What is Atmospheric: Definition and 269 Discussions

An atmosphere (from the greek words ἀτμός (atmos), meaning 'vapour', and σφαῖρα (sphaira), meaning 'ball' or 'sphere') is a layer or a set of layers of gases surrounding a planet or other material body, that is held in place by the gravity of that body. An atmosphere is more likely to be retained if the gravity it is subject to is high and the temperature of the atmosphere is low.
The atmosphere of Earth is composed of nitrogen (about 78%), oxygen (about 21%), argon (about 0.9%), carbon dioxide (0.04%) and other gases in trace amounts. Oxygen is used by most organisms for respiration; nitrogen is fixed by bacteria and lightning to produce ammonia used in the construction of nucleotides and amino acids; and carbon dioxide is used by plants, algae and cyanobacteria for photosynthesis. The atmosphere helps to protect living organisms from genetic damage by solar ultraviolet radiation, solar wind and cosmic rays. The current composition of the Earth's atmosphere is the product of billions of years of biochemical modification of the paleoatmosphere by living organisms.
A stellar atmosphere is the outer region of a star and typically includes the portion above the opaque photosphere. Stars with sufficiently low temperatures may have outer atmospheres with compound molecules.

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  1. G

    Calculating atmospheric partial pressure of oxygen

    I study genotype-environment associations in alpine species. I frequently see altitude as the sole predictor of partial pressure of oxygen in the literature concerning hypoxia adaptations. However, I understand that partial pressure of oxygen is also influenced by temperature, humidity, and...
  2. T

    B Atmospheric pressure, vacuum, etc.

    The value of the atmospheric pressure does not seem to me to be correct 1013 HPa and can be recalculated as approx. 1kg/cm2 (is it true?), but it does not seem that such a pressure would be manifested by any resistance or any deformations, for example on a folded sheet of paper. It is possible...
  3. C

    What does atmospheric pressure have to do with the gauge pressure?

    In this video( ) it's explained what is gauge pressure. Can someone please explain to me what does atmospheric pressure acting on a tube(in video at 3:51) has to do with displacement of a tube? I understand that the atmospheric pressure acts on the tube, but in the open space that does not...
  4. L_ucifer

    How does relativity affect the detection of atmospheric muons?

    TL;DR Summary: I got this question on a quiz for a Coursera course on special relativity, and I'm confused about the answer. I've detailed my thinking below any help on where I went wrong would be greatly appreciated. Question. Muons are unstable fundamental particles. In its own rest frame...
  5. C

    Solving Fluid Statics Problem: Accounting for Atmospheric Pressure

    Hi! For this fluid statics problem, One of the answers is: However, why did they assume the pressure at the top was zero? I thought the pressure at the top would be 1 atm? So tried to take atmospheric pressure into account putting 1 atm at the top, Do you please know how to get P_0A/2 so...
  6. Zuzana

    A Atmospheric electron neutrinos

    Hi, I would like to ask question about atmospheric electron neutrinos. It is known that atmospheric electron neutrinos originate from the decay of muon in the atmosphere, but we can also calculate that muon with energy more than 10 GeV is able to penetrate about 100 km, so it does not decay and...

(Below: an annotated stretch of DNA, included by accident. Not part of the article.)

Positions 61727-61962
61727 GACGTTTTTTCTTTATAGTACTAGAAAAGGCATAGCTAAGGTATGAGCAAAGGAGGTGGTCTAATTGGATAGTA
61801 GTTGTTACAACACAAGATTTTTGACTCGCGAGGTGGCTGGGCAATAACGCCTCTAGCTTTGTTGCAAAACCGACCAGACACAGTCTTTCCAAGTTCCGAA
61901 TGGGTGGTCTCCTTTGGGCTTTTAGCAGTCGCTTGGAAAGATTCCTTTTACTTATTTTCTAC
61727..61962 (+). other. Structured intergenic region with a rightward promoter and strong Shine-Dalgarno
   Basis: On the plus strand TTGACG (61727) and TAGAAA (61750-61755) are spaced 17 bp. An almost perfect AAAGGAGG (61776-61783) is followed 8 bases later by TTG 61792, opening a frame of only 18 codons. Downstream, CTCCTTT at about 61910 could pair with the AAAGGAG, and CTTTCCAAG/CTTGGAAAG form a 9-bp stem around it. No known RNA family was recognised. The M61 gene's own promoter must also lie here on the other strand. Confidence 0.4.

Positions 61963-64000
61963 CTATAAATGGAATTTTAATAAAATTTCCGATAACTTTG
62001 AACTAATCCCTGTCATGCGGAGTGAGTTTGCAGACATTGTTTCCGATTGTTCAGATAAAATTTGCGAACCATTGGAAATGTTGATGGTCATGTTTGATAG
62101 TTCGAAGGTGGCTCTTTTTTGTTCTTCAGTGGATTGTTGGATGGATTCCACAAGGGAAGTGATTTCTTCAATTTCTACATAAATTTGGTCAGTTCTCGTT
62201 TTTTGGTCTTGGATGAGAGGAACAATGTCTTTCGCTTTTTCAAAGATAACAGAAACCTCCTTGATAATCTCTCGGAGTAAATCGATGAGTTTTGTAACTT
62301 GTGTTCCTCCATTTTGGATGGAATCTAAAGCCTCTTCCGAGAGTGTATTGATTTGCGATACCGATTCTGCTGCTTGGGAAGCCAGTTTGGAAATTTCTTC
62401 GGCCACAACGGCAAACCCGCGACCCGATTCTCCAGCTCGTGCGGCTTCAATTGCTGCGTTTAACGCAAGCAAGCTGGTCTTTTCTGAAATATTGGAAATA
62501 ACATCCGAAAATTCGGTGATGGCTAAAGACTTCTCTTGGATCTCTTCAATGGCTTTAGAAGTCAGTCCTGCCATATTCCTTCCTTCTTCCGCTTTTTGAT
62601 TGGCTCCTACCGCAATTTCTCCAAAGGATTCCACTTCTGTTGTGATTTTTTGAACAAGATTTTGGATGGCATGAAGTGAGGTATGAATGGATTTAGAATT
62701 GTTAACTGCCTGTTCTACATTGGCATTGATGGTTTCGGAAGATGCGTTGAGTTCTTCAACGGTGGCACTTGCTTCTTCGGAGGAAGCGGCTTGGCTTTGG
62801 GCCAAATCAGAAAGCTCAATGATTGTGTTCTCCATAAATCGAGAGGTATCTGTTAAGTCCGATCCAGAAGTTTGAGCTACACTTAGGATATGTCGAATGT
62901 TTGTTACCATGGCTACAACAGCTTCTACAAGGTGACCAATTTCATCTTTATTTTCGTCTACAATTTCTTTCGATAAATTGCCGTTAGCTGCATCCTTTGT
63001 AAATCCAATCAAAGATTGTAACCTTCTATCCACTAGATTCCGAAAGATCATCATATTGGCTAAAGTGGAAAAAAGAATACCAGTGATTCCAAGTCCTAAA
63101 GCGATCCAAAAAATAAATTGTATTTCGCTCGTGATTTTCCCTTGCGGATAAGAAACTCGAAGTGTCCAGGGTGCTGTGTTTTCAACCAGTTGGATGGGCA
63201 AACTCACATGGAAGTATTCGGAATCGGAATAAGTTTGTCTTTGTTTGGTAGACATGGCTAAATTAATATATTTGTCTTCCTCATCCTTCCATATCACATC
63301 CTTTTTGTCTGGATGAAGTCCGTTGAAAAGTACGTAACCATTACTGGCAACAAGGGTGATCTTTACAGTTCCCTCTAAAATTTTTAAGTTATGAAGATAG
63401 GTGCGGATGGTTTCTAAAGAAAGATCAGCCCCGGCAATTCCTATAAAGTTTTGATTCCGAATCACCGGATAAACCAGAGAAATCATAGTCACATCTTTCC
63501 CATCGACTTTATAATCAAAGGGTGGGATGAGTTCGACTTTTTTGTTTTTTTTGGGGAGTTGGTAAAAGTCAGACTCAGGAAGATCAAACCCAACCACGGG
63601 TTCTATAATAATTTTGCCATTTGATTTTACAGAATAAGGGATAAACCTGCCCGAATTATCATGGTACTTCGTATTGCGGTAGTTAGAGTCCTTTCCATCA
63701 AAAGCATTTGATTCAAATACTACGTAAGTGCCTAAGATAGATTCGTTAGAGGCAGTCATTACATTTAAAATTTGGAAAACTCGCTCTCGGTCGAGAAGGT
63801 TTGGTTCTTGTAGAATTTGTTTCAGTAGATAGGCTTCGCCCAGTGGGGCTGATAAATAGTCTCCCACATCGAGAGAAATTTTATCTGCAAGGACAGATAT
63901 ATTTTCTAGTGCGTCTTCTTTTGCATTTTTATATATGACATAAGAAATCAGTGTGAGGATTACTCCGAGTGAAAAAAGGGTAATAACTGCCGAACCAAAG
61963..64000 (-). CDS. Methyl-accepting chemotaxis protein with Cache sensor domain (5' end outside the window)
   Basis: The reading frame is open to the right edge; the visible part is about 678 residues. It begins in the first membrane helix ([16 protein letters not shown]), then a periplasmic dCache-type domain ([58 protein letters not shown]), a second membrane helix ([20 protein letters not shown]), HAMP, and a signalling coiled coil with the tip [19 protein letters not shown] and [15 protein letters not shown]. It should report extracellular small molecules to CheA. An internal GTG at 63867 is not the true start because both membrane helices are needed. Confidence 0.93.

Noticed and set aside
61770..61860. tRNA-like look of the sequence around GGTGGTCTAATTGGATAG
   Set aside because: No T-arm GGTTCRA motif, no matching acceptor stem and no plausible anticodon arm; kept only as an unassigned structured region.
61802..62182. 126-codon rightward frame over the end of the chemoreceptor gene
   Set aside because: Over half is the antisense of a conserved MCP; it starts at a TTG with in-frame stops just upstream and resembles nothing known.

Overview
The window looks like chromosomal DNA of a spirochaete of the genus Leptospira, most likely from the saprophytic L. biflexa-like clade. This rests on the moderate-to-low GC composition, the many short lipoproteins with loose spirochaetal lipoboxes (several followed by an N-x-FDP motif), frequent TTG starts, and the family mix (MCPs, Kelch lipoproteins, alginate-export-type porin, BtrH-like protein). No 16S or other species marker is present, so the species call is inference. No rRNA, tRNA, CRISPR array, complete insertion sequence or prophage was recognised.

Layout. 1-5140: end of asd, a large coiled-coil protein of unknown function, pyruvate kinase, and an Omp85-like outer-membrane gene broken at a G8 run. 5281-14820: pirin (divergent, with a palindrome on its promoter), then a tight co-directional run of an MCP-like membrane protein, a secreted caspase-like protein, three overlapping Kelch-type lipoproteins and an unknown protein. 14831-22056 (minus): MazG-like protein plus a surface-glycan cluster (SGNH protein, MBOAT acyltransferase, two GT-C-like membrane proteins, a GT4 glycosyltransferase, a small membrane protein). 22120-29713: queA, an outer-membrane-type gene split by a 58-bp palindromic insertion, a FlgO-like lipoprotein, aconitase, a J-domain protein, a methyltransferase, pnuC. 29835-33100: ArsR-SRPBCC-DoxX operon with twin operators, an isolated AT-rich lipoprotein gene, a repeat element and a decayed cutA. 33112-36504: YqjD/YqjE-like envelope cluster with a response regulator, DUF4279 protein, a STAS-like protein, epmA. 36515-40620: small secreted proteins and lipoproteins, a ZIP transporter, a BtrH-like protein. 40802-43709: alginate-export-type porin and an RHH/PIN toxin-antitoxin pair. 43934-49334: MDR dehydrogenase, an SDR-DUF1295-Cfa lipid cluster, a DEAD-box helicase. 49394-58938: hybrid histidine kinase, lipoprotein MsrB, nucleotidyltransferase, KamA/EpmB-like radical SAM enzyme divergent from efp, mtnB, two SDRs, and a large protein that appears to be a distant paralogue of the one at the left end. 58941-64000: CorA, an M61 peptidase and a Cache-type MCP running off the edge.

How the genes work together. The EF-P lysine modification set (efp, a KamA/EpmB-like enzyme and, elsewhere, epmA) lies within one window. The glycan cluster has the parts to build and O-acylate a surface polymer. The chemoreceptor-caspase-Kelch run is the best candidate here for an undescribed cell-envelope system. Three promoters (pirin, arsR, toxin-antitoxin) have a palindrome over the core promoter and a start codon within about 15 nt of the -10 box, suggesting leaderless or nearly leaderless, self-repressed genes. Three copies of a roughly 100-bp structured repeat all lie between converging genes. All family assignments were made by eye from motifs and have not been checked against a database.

7. K

    Producing Renewable Liquid Fuels from Atmospheric Carbon Dioxide

    The Sasol plants in South Africa are producing liquid fuels using coal and water as the source of energy and syngas, CO and H2. Some refineries are using natural gas as the starting fuel to produce liquid fuels. Both of these processes are not renewable. The US Navy has a process to extract CO2...
  8. Galexy

    Atmospheric pressure inside a protoplanetary disc

    Summary:: Could there be a place in a newly forming protoplanetary disc where the gas pressure and temperature would be anywhere close to survivable? I am writing a fiction story that takes place there, and I want to know how far from reality this premise would be. When a protoplanetary disc...
  9. D

    I How is the popular estimate of the Earth's atmospheric mass correct?

    There is a number floating around on the internet that says that the mass of the Earth's atmosphere is about 5 quintillion kilograms. The way that that number was calculated was through knowing that per square meter of surface area at sea level, about 100,000 Newtons of force is applied, which...
  10. D

    Is Anthropogenic Climate Change Still Debated on Science Forums?

    I'm wondering if anthropogenic climate change (C13: C14 and C14:C12 ratios) is still contentious on these forums. Counting the amount of fossil emissions in the last 100 years isn't particularly difficult, and matching the curve with NOAA measurements seems trivial, so I'm wondering what kind of...
  11. Krokodrile

    Hi determine the height of the mountain (using atmospheric pressure)

    i have the first convertions of the atmospheric pressure: 1872 lbf/ft^2 = 89,632.6 Pa 2016 lbm/ft^2 = 96,325.4 Pa g= 9.72 m/s^2 But, i don't have idea how pass the air density of "lbm" to international units ;,(. And other cuestion: its fine pass lbm/ft^2 and lbf/ft^2 to Pa simirlarly?
  12. K

    Atmospheric pressure as a function of altitude

    Summary:: i) Set up a differential equation that describes how the pressure ##p## varies with the distance r from the center of the planet. Hint: You can base your reasoning on static equilibrium and Archimedes' principle. ii)Calculate how the atmospheric pressure p and the density of the...
  13. Miles Behind

    Simple atmospheric question re: Mars

    Assuming that both the Earth and Mars's atmospheric pressure follows an exponential curve, how many kilometers deep would the average bore-hole on Mars need to be in order to arrive at a depth where the atmospheric pressure was 0.35 bar or approximately 5 psi? What about 0.7 bar?